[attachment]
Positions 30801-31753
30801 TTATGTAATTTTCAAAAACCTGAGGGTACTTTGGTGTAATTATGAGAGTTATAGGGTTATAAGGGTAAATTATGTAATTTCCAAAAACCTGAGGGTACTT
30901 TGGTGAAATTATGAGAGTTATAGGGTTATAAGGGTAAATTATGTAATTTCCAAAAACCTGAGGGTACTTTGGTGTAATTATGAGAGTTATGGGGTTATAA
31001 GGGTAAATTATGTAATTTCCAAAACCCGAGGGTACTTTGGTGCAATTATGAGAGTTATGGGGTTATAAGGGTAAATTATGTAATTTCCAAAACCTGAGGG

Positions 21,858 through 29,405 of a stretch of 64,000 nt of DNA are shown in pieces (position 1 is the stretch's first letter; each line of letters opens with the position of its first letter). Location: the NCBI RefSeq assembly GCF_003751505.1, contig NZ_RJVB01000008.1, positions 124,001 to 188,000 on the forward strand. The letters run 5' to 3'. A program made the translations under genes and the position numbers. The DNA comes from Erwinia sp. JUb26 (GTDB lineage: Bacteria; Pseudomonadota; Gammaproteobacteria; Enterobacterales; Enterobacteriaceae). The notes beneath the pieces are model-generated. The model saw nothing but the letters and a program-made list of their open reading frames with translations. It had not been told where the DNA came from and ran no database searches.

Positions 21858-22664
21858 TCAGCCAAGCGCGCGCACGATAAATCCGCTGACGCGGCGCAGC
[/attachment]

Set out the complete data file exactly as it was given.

Positions 30801-31753
30801 TTATGTAATTTTCAAAAACCTGAGGGTACTTTGGTGTAATTATGAGAGTTATAGGGTTATAAGGGTAAATTATGTAATTTCCAAAAACCTGAGGGTACTT
30901 TGGTGAAATTATGAGAGTTATAGGGTTATAAGGGTAAATTATGTAATTTCCAAAAACCTGAGGGTACTTTGGTGTAATTATGAGAGTTATGGGGTTATAA
31001 GGGTAAATTATGTAATTTCCAAAACCCGAGGGTACTTTGGTGCAATTATGAGAGTTATGGGGTTATAAGGGTAAATTATGTAATTTCCAAAACCTGAGGG

Positions 21,858 through 29,405 of a stretch of 64,000 nt of DNA are shown in pieces (position 1 is the stretch's first letter; each line of letters opens with the position of its first letter). Location: the NCBI RefSeq assembly GCF_003751505.1, contig NZ_RJVB01000008.1, positions 124,001 to 188,000 on the forward strand. The letters run 5' to 3'. A program made the translations under genes and the position numbers. The DNA comes from Erwinia sp. JUb26 (GTDB lineage: Bacteria; Pseudomonadota; Gammaproteobacteria; Enterobacterales; Enterobacteriaceae). The notes beneath the pieces are model-generated. The model saw nothing but the letters and a program-made list of their open reading frames with translations. It had not been told where the DNA came from and ran no database searches.

Positions 21858-22664
21858 TCAGCCAAGCGCGCGCACGATAAATCCGCTGACGCGGCGCAGC